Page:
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I Want to Pay More Taxes
I Want to Pay More Taxes
Posted by McDermott, Jim
Tuesday , October 27, 2015
Jim McDermott
Thirty years ago, I was pumping gas at a Mobil station for minimum wage. Then our government gave me grants and loans for college. When I got into law school, our government gave me more grants and loans. Now I'm fortunate to be a successful lawyer. My kids go to private schools. We live in a large home. I can afford to pay more taxes so others can benefit like I did. 

Sure, I worked hard for my money. I had talent. I had drive and ambition. But I also had a government that was there for me along the way, giving me financial aid so I could get a first-rate education. Today, our relatively flat-rate tax structure leaves little money left to help those in need.

For most of the 20th century, the graduated income tax helped keep Americans closer together economically. More recently, tax cuts for the rich, like me, have fostered economic inequality. In the 1950s, our top marginal tax rate was 90 percent. As recently as 1980, our top tax rate was 70 percent. Now our top tax rate is only 35 percent. The IRS' latest data show the greatest economic inequality since the Depression.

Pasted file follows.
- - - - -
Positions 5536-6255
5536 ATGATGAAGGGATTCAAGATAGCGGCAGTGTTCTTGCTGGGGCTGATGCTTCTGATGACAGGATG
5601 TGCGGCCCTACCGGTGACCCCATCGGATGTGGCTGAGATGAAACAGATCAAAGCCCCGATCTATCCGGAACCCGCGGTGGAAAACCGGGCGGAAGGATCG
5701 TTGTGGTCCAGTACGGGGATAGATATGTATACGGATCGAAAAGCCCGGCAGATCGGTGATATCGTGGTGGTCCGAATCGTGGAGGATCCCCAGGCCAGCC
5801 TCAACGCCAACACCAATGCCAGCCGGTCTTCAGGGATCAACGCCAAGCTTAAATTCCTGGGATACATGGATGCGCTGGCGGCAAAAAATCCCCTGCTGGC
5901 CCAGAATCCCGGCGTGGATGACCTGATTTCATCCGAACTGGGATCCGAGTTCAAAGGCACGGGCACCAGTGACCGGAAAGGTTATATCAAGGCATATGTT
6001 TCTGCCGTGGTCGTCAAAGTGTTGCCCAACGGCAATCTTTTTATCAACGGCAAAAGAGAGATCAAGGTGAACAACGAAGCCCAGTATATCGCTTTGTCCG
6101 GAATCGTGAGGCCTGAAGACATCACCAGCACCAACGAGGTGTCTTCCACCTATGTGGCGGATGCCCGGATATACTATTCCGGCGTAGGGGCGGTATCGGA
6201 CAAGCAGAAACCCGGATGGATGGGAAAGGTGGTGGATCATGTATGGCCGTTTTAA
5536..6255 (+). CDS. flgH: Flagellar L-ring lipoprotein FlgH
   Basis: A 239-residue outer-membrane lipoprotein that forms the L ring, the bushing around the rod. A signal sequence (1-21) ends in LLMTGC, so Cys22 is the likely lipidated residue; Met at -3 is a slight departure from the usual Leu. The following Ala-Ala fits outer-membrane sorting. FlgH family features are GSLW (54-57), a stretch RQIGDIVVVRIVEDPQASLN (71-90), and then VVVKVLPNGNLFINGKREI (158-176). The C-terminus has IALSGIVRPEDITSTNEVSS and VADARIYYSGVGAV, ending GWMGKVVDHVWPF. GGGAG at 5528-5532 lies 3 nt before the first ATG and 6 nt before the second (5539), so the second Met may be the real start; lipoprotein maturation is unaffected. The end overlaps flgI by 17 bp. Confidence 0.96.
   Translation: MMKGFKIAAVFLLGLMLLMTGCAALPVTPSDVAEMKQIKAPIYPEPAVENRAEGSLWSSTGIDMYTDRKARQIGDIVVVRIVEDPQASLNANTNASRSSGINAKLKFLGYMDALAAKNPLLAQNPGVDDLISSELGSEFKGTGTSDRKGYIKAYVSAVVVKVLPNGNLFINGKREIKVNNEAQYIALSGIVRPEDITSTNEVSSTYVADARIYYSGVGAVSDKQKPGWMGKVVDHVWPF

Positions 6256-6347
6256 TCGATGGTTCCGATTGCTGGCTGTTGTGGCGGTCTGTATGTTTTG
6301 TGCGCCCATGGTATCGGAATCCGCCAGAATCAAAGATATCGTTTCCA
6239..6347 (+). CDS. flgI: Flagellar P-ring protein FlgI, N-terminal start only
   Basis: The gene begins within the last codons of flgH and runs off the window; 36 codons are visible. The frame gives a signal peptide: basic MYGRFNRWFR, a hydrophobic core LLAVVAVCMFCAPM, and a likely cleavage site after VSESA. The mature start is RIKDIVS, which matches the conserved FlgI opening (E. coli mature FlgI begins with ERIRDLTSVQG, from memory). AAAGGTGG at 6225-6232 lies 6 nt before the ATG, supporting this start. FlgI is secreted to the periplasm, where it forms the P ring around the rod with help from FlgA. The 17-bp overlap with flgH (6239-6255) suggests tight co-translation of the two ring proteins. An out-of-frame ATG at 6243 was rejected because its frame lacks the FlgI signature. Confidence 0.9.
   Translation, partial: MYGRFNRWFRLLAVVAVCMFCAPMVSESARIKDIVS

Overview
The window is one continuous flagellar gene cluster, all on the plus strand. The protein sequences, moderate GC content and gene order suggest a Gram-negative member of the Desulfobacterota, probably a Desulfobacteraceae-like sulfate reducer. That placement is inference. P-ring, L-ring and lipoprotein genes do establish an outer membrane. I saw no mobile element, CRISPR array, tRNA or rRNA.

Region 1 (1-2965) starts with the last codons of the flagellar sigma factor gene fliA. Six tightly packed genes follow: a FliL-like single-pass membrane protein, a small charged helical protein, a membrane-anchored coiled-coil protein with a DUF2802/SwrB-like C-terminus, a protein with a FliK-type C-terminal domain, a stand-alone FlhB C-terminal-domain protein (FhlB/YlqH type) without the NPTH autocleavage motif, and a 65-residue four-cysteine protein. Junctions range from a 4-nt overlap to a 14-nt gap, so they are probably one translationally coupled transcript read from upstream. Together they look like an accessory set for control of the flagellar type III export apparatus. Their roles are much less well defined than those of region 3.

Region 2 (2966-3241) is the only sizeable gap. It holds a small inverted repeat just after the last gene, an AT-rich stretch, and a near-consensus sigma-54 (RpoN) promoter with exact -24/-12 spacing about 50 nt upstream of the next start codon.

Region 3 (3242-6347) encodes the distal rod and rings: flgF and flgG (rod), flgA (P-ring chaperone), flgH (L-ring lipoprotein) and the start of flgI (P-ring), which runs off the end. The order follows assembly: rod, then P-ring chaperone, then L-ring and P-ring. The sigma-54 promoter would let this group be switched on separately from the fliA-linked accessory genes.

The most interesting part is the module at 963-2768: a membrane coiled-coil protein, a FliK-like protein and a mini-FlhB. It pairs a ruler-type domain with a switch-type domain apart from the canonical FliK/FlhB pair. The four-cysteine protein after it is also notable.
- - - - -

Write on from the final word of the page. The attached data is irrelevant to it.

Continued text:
Our tax system is dividing our country into haves and have-nots. This is because our tax code now favors wealth over work. My stock dividends are taxed at just a 15 percent rate. So are my capital gains. If I die, my wife and kids will inherit all my money without having to pay any estate tax. And, if I keep living, I will continue to pay just 35 percent tax on my substantial income. 

We didn't use to concentrate wealth in so few. Economic mobility has always been one of our cherished ideals. But cutting taxes on rich people like me in the past 30 years is turning economic mobility into an American myth. Since I pumped gas for $2.10 an hour, the richest 10 percent have gained the most. The richest 1 percent have done even better and now make more than 20 percent of all the recorded income. 

The 90 percent of Americans left behind could stand to keep more of their earnings. The single mothers. The veterans. The truckers. The waiters and waitresses. The teachers who educate our kids. The cops and firefighters who keep us safe. We are breaking our social contract with all of them. 

Our government also has great needs for more money. We need to look after our troops. We need to fund Medicare and Medicaid. We need to better educate all of our children, not just the rich ones. And we need to stop adding to our deficit. I want to help with all of these needs by paying more taxes. I want to help bring us closer to fulfilling America's promise to everybody. "One nation indivisible" means we all have to be closer to each other economically.

We can achieve this goal if I and others like me pay more taxes. 

Jim McDermott chairs the litigation department at a downtown Portland law firm. 


The Estate Tax Promotes Family and Societal Values
Posted by McDermott, Jim
Tuesday , October 27, 2015
Jim Mcdermott